by Sevasti Christoforou
It was not hard to foresee the domino effect which followed the horrific attacks in Paris last month. Just by scrolling through social media or reading the first political responses, one could see that the downward spiral of terror, war and death was about to accelerate. The rhetoric of war and evil was employed straight away by Western leaders; Islamophobic statements and hasty associations of the attacks with Syrian refugees dominated the media landscape. Far-right groups throughout Europe were probably rubbing their hands together.
Soon after the attacks Francois Hollande vowed to lead a pitiless war and President Obama affirmed that the US would stand together with France and do whatever it takes to fight against terrorism and extremism. Meanwhile, the Dutch Prime Minister, Mark Rutte, said that the Netherlands is at war with Isis, and David Cameron expressed his conviction that Britain should expand its air strikes in Syria.
France, Britain and the US were already engaged in carrying out attacks against ISIS. So why are the leaders now ramping up the rhetoric of war in their statements? What is the purpose behind this? Their selection of words aims to influence public opinion and persuade people that acts of war are now inevitable, necessary and urgent in order to protect our safety. The leaders also want to give the impression that attacks against ISIS have a legal basis.
Soon after the Paris attacks, France, along with US forces, expanded military action against ISIS, carrying out massive air strikes in Raqqa, Syria – one of the most important Isis strongholds. France invoked Article 47/2 of the EU Treaty, an article on common security and defence which states that all Member States are obliged to assist another Member State if it has been the victim of armed aggression, using all available means in their power. On Wednesday 2 December, the majority of the British Parliament voted in favour of carrying out air strikes against Isis in Syria, joining the efforts of France, the US and Russia. Two days later, German MPs voted to join the military campaign against Isis by sending air, land and naval support. It is sad to see that the EU is actually at war.
At this point, it is important to understand that the collective decision to respond to the threat of ISIS by military means, coupled with the failure to adopt a clear and comprehensive strategy for addressing the most compelling aspects of the problem, is likely to have drastic consequences.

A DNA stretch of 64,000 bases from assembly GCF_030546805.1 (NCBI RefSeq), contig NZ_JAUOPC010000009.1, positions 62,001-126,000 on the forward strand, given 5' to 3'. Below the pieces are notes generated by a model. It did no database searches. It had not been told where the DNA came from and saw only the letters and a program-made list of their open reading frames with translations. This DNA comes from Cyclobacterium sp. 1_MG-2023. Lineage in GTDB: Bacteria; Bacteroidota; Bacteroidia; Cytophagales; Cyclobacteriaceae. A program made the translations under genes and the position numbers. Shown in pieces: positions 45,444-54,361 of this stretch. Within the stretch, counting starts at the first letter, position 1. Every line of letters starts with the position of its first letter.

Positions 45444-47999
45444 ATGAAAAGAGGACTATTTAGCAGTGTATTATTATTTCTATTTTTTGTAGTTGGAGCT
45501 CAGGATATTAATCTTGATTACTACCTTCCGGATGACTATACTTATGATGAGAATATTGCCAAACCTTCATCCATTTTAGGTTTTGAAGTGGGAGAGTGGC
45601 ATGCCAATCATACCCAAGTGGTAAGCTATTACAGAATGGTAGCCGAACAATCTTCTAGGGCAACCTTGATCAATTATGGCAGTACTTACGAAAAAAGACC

Recent history (and logic, for that matter) can teach us that war is definitely not the answer. It is unwise to treat ISIS as the root of the evil of terrorism, because it simply is not. Ideas and especially ideologies do not exist autonomously; they are by-products of the reality in which people exist. Imperialist intervention along with corrupt regimes and climate change are the roots of the evil – the factors that created, fed and nurtured sectarian ideologies and ultimately ISIS. It is of vital importance to take past events into consideration and avoid denying responsibility when attempting to find a solution to dealing with ISIS. War has been a major cause of the problem, so why do we even consider war as a solution now? Moreover, is it ever possible to destroy an ideology with air strikes and weapons? Especially when this ideology has already spread widely outside the area being targeted?
So what are the likely consequences of an intensified “war on terror”? Bombing and killing members of ISIS will probably contribute to the empowerment of their ideology inside and outside the Middle East. A strategy that involves killing people and destroying houses and infrastructure in regions which have already been devastated is likely to reinforce people’s perception of the ugly face of the West and turn dead ISIS members into martyrs or heroes who risked their lives and fought against the cruel invaders. Indeed it is likely to facilitate ISIS’s recruitment of new members. Finally, in the unlikely event of ISIS being destroyed, this war would inevitably lead to the birth of new extremist groups.
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Cockburn, P. (2015). The rise of Islamic State: ISIS and the new Sunni revolution. New York: Verso Books.
Feldman, N. Declaring war on Terror is good rhetoric, bad policy, Bloomberg view. Available from: http://bv.ms/1TFdDib [15 November 2015]
Gottinger, P. Beyond the Hysteria of Vangeance: to defeat ISIS, End the ‘war on terror’, Counter Punch. Available from: http://bit.ly/1NZSoJL [17 November 2015]